Nothing is more destructive to a leader than his ego. Our ego is never more present that in an argument.
It’s our ego that insists our idea is the best, that we know the answer, that people just need to do what we say and everything will be good.
It’s our ego that makes us say snarky, sarcastic, cruel things to the people we love the most.
And it’s our ego that makes us get the last word in and do whatever it takes to “win” the argument.
Here’s a secret. You don’t win an argument by being right. You win an argument by being humble and curious.
This small change can dramatically transform the results you get in your business and your life.
Here’s how arguments normally work:
- Two people have a conversation; it could be two strangers, a husband and wife, two co-workers, even a mother and child.
- One or both of them don’t feel heard, so they get angry. The argument escalates as each of them try to get the other person to understand their point of view.
- The argument ends with hurt feelings on both sides
Here’s how to short circuit that normal argument cycle:
1. Change your objective for the conversation
If your goal of the conversation is to get your point across, you’re probably both going to lose.
Instead, your goal should be curiosity…to seek to understand where they are coming from and why they think that way. It doesn’t mean that you have to agree with them. But if you spend the conversation asking questions and honestly seeking to understand their perspective, not only will you learn a lot, but they will also be much more open to hearing what you think.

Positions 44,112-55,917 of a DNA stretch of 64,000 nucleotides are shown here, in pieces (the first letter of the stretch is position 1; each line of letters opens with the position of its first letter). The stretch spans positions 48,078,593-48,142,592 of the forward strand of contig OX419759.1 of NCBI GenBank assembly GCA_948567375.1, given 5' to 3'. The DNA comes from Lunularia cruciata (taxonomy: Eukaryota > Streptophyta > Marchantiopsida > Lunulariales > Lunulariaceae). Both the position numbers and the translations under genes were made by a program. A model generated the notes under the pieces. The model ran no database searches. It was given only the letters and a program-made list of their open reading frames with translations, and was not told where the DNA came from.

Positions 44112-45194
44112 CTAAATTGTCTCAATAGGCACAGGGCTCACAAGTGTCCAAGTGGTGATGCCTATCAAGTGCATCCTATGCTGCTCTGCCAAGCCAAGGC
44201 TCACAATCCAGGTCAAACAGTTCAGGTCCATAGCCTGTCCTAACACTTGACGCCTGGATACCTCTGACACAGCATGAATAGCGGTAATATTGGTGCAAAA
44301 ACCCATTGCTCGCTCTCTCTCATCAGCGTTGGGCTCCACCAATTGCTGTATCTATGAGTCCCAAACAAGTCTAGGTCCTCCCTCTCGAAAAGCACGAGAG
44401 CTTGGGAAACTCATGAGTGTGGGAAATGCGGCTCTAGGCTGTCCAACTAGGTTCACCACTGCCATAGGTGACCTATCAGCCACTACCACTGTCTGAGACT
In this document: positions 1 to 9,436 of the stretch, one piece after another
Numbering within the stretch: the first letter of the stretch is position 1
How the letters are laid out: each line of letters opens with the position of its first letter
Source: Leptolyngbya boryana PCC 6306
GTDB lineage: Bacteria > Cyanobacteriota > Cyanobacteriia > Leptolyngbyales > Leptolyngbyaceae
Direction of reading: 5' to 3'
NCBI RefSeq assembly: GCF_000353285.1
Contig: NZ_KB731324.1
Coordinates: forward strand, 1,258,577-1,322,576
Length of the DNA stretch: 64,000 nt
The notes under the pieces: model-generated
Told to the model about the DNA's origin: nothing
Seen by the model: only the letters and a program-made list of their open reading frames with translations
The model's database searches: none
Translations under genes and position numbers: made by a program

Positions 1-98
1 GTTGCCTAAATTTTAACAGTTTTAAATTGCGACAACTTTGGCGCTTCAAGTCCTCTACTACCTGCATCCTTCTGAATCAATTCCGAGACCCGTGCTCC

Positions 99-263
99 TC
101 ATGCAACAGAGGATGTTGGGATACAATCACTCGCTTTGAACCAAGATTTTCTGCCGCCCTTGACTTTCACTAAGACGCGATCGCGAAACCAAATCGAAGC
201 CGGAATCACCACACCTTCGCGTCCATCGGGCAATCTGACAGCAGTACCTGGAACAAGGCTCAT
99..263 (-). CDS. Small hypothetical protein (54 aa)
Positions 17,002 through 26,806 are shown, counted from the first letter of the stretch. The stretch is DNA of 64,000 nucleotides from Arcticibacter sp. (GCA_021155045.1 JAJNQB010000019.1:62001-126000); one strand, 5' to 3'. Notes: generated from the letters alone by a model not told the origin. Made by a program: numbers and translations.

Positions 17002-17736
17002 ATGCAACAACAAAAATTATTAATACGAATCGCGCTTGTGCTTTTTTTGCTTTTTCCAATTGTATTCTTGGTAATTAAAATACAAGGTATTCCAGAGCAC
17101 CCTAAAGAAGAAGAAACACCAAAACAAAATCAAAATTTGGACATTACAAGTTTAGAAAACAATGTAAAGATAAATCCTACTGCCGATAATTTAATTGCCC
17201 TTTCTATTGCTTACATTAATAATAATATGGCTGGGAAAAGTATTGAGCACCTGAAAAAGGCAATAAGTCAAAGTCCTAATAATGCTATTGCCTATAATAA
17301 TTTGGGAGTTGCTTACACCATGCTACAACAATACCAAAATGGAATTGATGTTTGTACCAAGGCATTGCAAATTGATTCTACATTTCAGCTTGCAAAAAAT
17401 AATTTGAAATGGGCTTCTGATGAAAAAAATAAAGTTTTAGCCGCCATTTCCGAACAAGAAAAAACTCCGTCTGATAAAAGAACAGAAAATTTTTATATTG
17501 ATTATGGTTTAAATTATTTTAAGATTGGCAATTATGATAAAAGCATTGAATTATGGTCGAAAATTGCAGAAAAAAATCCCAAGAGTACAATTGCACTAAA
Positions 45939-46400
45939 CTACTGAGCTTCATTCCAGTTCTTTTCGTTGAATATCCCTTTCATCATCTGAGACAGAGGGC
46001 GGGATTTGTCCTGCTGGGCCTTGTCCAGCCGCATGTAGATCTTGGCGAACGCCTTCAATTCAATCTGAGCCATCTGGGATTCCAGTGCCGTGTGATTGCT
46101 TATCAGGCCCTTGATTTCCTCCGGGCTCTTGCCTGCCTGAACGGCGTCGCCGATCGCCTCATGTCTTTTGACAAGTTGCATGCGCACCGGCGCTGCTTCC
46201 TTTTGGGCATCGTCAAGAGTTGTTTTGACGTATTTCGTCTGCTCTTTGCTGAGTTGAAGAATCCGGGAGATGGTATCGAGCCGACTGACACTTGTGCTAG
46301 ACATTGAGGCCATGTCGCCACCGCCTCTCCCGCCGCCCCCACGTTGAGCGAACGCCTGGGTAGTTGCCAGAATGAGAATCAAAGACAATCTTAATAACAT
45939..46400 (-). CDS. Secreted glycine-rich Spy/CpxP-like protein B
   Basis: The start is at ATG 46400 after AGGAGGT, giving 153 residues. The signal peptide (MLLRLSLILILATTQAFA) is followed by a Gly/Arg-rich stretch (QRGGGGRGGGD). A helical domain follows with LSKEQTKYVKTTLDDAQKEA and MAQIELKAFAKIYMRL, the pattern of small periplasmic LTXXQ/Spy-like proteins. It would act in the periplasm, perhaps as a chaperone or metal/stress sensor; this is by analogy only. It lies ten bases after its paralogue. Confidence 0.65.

Unhealthy conflict is any conflict in which both sides are willing to do anything to force their will, or viewpoint on the other.
Healthy conflict is any conflict in which both sides seek to understand what the other truly thinks and why they think it.
Healthy conflicts are much more likely to result in a win/win outcome.
Unhealthy conflicts are much more likely to result in anger, frustration, and failure.
2. Stop making it about you
If you spend the argument taking it personally and being defensive all you do is perpetuate the two of you not hearing each other.
Instead, practice humility. Understand that the other person’s perspective, frustration, or even anger isn’t about you…it’s about them.
Men are the worst at this. Call it machismo, testosterone, or whatever. But strong, grown men turn into petulant little boys when we feel like we aren’t being heard.
Gentlemen, knock that shit off!
Get over yourself.
It’s not about you.
It’s not even your job to fix whatever their problem is. It is however, your job to ask questions, to listen, and to help the two of you get clarity.
Suck it up and act like a leader.
This humble/curious approach to arguing is really difficult.
To humble yourself enough to not make it about you, to seek to understand instead of being “right”…those are almost causes for sainthood.
Part of the reason this approach is so powerful is that it is so difficult that almost nobody does it.
It takes immense confidence and strength to pull off. But the results are life-changing.
Just remember, every time you do whatever it takes to “win” an argument, you sacrifice the long-term relationship and results for the short-term righteous feeling that comes with getting the last word in.
When you seek to understand more than you care about being heard, you lay the foundation for trust, intimacy, love and all the good things we want in our lives.
The magical thing about this is that they are much more likely to listen to you and to even change their minds and agree with you, if you just stop trying to convince them that you’re right.
Until next time, go win a few arguments, and let me know how it goes.